he had been trained by his uncle, and helped him in his diplomatic duties at the Roman court; for in the grant of the temporalities of his see by Henry VII he is called ‘archipresbyter Luccensis, causarum nostrarum in curia Romana solicitator’ (Thomas, Survey of Worcester Cathedral, Appendix, p. 130). He was appointed to the see by provision of Alexander VI, dated 24 Dec. 1498, and was enthroned by proxy in April 1499. He remained in Rome as resident ambassador of Henry VII, and as such took part in the ceremonies of the papal court (Burchard, Diarium, ed. Thuasne, iii. 354). At the end of 1504 he was sent by Pope Julius II as the bearer of some tokens of the pope's favour to Henry VII, and he distinguished himself by his eloquence before the king at Richmond (Bernard André, Annales Henrici VII, ed. Gairdner, p. 86). After that he seems to have stayed a few years in England, more engaged as a master of ceremonies about the court than in the work of his diocese (ib. pp. 122–3). When Henry VIII became more intimately connected with European politics, he sent to Rome as his ambassador Christopher Bainbridge [q. v.], archbishop of York, in 1509, but found it necessary to employ Gigli as well, and appointed him in 1512 one of his ambassadors to the Lateran council. Pope Leo X found Gigli a more congenial person than Bainbridge, who was not popular at the papal court. The two English ambassadors were not on good terms, and there were frequent disputes between them. So patent were their quarrels that when Bainbridge died in 1514, poisoned by a servant, Gigli was suspected of being the author of the murder (Ellis, Original Letters, i. Nos. 35–7). Pope Leo X inquired into the matter, and Gigli was acquitted. Wolsey supported him, and could afterwards count upon his gratitude. It is only fair to say that there was no evidence against Gigli; that Bainbridge's temper seems to have stung his servant to a desire for revenge and plunder; that the man was lightheaded, and committed suicide in prison. The accusation did not affect Gigli's credit, and he was Wolsey's confidential agent in securing the cardinalate and the grant of legatine powers. From this time Gigli was the chief diplomatic agent of Wolsey in Rome, and was in constant correspondence with him and Henry VIII. He was also a man of letters and a correspondent of Erasmus. He died in Rome on 18 April 1521.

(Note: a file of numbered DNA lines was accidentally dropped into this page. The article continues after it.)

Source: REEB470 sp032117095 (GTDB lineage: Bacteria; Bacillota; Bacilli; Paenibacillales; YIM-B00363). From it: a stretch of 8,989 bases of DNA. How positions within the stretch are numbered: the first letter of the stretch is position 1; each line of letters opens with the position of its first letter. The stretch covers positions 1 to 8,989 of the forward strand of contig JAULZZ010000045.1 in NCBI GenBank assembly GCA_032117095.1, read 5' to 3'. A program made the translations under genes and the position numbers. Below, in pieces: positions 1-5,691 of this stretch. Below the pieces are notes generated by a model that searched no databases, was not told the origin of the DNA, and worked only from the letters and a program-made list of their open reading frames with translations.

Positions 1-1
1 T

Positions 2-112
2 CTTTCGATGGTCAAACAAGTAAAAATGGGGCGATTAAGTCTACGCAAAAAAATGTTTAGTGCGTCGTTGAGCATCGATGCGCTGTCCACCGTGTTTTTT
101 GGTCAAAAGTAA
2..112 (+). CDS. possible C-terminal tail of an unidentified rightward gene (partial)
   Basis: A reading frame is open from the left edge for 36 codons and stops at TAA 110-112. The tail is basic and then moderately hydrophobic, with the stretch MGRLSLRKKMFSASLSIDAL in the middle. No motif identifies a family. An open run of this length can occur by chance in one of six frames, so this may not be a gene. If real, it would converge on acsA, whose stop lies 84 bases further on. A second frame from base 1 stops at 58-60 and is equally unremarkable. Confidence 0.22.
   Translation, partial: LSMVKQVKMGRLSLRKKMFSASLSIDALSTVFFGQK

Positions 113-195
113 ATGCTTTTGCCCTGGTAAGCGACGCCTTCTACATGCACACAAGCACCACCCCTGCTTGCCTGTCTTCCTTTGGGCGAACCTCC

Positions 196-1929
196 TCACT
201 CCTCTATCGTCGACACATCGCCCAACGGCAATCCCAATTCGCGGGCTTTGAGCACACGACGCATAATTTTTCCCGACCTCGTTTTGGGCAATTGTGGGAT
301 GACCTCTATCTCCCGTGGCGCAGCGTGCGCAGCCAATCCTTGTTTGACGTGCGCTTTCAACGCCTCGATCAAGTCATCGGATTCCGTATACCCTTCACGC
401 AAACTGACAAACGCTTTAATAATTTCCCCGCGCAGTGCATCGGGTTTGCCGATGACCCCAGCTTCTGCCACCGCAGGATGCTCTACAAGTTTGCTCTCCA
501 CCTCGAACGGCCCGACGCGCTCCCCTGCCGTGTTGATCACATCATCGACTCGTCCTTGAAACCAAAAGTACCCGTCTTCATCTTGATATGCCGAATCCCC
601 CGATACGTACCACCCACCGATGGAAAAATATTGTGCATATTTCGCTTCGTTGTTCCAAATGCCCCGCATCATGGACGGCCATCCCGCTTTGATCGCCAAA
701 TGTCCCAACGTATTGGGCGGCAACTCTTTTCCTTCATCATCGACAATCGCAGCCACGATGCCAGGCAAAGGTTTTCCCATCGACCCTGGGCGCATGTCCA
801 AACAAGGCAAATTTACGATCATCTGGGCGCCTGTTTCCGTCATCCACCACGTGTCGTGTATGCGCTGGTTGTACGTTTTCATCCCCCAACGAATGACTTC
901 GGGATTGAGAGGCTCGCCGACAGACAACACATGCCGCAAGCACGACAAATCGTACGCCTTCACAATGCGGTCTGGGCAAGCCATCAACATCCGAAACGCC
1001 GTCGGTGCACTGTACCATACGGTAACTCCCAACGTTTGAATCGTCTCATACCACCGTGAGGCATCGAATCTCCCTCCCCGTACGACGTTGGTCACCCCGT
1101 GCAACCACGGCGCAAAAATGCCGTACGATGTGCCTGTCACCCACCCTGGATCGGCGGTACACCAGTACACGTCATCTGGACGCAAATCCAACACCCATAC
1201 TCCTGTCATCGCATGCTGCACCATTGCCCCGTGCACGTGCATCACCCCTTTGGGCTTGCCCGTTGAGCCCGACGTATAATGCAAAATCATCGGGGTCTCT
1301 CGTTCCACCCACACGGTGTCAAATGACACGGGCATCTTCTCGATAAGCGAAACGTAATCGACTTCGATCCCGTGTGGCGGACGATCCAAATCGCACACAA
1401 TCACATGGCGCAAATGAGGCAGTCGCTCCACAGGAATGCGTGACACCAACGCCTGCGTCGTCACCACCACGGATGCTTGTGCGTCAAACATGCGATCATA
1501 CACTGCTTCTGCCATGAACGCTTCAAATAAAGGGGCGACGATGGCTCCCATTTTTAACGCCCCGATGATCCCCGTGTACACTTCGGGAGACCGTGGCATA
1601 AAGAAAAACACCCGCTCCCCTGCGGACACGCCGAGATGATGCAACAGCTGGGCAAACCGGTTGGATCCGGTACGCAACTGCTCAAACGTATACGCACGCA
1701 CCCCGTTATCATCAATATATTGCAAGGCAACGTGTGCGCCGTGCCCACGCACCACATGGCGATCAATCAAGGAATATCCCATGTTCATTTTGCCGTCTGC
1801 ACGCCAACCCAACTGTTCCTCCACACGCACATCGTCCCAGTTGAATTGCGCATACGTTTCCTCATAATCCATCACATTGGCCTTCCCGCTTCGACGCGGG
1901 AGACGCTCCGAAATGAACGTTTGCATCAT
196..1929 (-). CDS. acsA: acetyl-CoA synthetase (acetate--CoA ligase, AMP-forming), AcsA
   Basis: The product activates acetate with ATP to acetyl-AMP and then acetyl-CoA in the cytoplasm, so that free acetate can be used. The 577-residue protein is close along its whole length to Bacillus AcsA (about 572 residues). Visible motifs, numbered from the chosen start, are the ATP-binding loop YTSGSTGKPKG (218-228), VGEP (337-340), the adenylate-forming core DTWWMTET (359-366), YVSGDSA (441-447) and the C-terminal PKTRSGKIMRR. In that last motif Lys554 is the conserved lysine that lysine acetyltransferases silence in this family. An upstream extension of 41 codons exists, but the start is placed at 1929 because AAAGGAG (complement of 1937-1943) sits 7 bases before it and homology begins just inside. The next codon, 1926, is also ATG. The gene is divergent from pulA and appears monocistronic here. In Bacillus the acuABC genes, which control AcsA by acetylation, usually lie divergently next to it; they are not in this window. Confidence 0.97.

[Thomas's Survey of Worcester Cathedral, pp. 202–3; Burchard's Diarium; Paris de Grassis, Diarium, Brit. Mus. Addit. MSS. 8440–4; Cal. of State Papers of Hen. VIII, vols. i–iii.; Brewer's Reign of Hen. VIII; Memorie per servire all' Istoria del Ducato di Lucca, ix. 140; manuscript Reg. in Worcester Diocesan Registry.]
GILBART, JAMES WILLIAM (1794–1863), writer on banking, descended from a Cornish family, was born in London 21 March 1794. In 1813 he entered as clerk a London bank, which stopped payment on account of the panic of December 1825. He was for some time after this engaged as cashier in the employment of a Birmingham firm, but soon returned to London, where in 1827 he published ‘A Practical Treatise on Banking, containing an account of the London and Country Banks, a view of the Joint-Stock Banks of Scotland and Ireland, with a summary of the Evidence delivered before the Parliamentary Committees relative to the suppression of Notes under five pounds in those countries’ (6th ed. 1856. Revised ed. 1871, republished in America at Rio de Janeiro and in Spain). Gilbart had already written a number of articles for popular periodicals. He was also connected with the Union Club, a debating society founded by J. S. Mill, of which Macaulay was a member.
In 1829 Gilbart went to Ireland, and managed in succession the branches at Kilkenny and Waterford of the Provincial Bank of Ireland.
Gilbart continued his literary activity, and became so well known that when joint-stock banks were established in London, there was a competition for his services. He agreed to become manager of the London and Westminster Bank, 10 Oct. 1833. The bank opened its doors 10 March 1834, and both before and after Gilbart had hard and delicate work to pilot the new institution through early difficulties. In 1836 the Bank of England obtained an injunction against his bank ‘prohibiting their accepting any bills drawn at less than six months after date.’ This seemed likely to kill the bank's country connection, but Gilbart skilfully evaded the danger by getting the country banks to draw upon his bank bills ‘without acceptance.’ He took this plan from the method adopted by his adversary in dealing with the Bank of Ireland. Not content with this, Gilbart wrote on the subject, gave evidence before various parliamentary committees, and saw his labours completely successful, when in 1844 Peel's Bank Charter Act enacted (inter alia) that joint-stock banks could sue and be sued by their public officers, and could accept bills at six months after date.
Gilbart's interest in his profession was shown in 1851 by his giving a prize of 100l. for the best essay ‘On the Adaptation of Recent Inventions, collected at the Great